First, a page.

38% of beef farmers are unsure if they will still be farming in five years – with the average beef farm loss excluding EU subsidies amounting to €116/ha, according to a new report by IFAC.

Launched in Co. Laois today, Thursday, June 20, the IFAC Irish Farm Report 2019 is claimed to be “one of the most comprehensive farm surveys ever undertaken in the history of the state”.

The report details the views of over 2,133 Irish farmers, according to the accountancy firm, and also contains a detailed analysis of 21,755 sets of farm accounts over a four-year period.

The data has yielded a number of conclusions, on topics including business, the environment, Brexit and employment.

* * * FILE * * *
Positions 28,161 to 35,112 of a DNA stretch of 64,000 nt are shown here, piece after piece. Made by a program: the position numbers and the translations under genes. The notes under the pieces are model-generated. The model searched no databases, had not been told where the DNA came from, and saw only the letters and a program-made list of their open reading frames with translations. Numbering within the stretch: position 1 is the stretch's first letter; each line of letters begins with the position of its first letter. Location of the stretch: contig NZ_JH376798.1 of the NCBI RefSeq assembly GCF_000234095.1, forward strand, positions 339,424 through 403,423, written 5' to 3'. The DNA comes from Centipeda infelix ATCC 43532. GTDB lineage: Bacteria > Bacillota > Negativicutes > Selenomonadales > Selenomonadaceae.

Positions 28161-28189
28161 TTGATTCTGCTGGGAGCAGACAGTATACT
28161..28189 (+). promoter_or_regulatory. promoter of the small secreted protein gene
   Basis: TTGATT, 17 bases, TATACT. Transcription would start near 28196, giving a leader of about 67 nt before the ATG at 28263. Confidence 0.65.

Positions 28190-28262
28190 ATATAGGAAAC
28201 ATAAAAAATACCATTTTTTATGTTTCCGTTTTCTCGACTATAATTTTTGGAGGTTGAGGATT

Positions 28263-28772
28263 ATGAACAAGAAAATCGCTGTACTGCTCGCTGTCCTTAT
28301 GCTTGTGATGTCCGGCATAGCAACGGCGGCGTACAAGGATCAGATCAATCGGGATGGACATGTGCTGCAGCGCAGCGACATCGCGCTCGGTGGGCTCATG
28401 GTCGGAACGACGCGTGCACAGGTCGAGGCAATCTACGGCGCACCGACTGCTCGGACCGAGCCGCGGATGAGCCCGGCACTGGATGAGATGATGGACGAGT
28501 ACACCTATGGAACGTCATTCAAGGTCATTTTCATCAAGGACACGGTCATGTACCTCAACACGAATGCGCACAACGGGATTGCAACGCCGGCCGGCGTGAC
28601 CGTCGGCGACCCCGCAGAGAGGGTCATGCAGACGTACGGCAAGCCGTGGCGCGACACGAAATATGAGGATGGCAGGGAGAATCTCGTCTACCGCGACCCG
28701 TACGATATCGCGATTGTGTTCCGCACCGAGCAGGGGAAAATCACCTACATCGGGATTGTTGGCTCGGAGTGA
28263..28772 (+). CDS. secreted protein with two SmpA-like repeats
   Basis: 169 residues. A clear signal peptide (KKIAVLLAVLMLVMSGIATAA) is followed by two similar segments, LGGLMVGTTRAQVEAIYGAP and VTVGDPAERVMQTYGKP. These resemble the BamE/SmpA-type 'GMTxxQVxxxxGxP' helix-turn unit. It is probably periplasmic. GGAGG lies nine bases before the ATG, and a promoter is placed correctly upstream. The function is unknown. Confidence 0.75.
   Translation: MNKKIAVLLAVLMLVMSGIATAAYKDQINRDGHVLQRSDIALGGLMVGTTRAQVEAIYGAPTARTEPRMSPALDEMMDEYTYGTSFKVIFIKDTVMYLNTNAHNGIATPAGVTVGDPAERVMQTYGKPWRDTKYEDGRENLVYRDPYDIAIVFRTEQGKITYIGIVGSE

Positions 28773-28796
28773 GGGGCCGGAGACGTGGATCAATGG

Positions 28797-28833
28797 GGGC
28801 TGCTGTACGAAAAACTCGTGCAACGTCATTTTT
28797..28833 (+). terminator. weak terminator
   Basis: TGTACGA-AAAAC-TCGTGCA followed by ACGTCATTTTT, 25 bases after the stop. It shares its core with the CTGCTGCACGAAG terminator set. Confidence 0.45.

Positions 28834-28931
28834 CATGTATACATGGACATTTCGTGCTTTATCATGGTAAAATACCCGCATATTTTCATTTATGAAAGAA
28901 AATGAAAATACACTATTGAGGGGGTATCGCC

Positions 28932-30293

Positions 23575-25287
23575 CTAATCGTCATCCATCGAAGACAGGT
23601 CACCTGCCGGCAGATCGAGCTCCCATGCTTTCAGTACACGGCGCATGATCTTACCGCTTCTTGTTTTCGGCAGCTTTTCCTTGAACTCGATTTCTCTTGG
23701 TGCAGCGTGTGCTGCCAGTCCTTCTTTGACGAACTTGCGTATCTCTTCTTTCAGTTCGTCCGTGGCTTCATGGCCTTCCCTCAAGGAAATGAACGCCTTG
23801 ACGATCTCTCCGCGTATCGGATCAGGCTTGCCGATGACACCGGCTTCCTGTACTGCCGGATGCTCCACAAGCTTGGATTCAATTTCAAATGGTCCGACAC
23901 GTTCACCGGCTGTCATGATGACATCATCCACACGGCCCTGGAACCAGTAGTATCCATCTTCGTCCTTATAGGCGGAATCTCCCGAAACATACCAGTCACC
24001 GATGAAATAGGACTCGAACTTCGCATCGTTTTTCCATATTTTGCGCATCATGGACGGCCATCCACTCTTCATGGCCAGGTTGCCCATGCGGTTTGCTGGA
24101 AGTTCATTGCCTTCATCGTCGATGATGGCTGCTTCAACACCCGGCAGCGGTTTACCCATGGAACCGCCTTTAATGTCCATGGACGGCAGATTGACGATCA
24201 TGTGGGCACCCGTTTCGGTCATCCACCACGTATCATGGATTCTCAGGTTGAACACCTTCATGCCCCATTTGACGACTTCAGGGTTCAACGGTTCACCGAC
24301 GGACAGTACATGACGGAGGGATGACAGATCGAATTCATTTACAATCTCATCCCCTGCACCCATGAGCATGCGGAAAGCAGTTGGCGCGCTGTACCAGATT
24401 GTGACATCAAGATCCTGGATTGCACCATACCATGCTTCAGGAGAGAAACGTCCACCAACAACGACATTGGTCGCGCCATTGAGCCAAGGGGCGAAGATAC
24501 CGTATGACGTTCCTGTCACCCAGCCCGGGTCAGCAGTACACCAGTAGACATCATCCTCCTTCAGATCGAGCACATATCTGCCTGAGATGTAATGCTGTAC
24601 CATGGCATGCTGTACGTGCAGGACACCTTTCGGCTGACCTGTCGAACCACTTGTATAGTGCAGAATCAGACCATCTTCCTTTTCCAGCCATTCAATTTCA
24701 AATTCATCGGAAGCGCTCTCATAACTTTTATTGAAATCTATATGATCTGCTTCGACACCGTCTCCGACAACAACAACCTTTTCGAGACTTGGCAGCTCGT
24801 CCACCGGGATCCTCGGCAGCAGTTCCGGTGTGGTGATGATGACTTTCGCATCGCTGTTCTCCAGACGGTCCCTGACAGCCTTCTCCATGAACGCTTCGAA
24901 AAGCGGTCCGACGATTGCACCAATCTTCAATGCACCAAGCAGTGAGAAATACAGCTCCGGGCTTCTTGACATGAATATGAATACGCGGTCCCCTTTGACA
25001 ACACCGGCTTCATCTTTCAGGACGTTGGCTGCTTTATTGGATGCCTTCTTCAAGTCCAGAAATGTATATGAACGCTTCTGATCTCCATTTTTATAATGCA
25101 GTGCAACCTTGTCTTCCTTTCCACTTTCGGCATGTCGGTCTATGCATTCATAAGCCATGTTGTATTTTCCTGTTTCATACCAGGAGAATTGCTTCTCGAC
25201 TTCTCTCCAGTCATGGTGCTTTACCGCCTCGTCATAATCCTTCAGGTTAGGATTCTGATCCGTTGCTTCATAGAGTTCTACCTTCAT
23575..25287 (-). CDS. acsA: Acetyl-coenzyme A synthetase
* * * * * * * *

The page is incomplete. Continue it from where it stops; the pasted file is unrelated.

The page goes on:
On the beef front, some 61% of beef farmers did not make a profit before EU subsidies, according to the report findings.

Financial well-being was a key issue in the report, with findings showing that 32% of over-65s purported to have no household pension.

Meanwhile, 30% of the same grouping have a pension for one family member only; in addition, 46% of over-65s have no life cover.

In a similar vein to Teagasc’s recent National Farm Survey 2018 report, farm viability levels were found to be very low with just 27% of farms deemed to be sustainable – and 30% assessed as vulnerable.

43% of respondents believe viability is the main challenge to succession. This is reflected in the statistic that 86% of Irish farmers do not have a clear succession plan in place.

Average dairy farm profits were down 25% between 2017 and 2018, according to IFAC. Staying on dairy, it was noted that an extra 6,000 employees will be needed for dairy farms over the next decade, a figure obtained from Paidi Kelly of Teagasc.

Meanwhile, over the last four years, the total turnover in sheep farming has increased by 5%.

Pig farmers made losses in three of the last four years, it was found.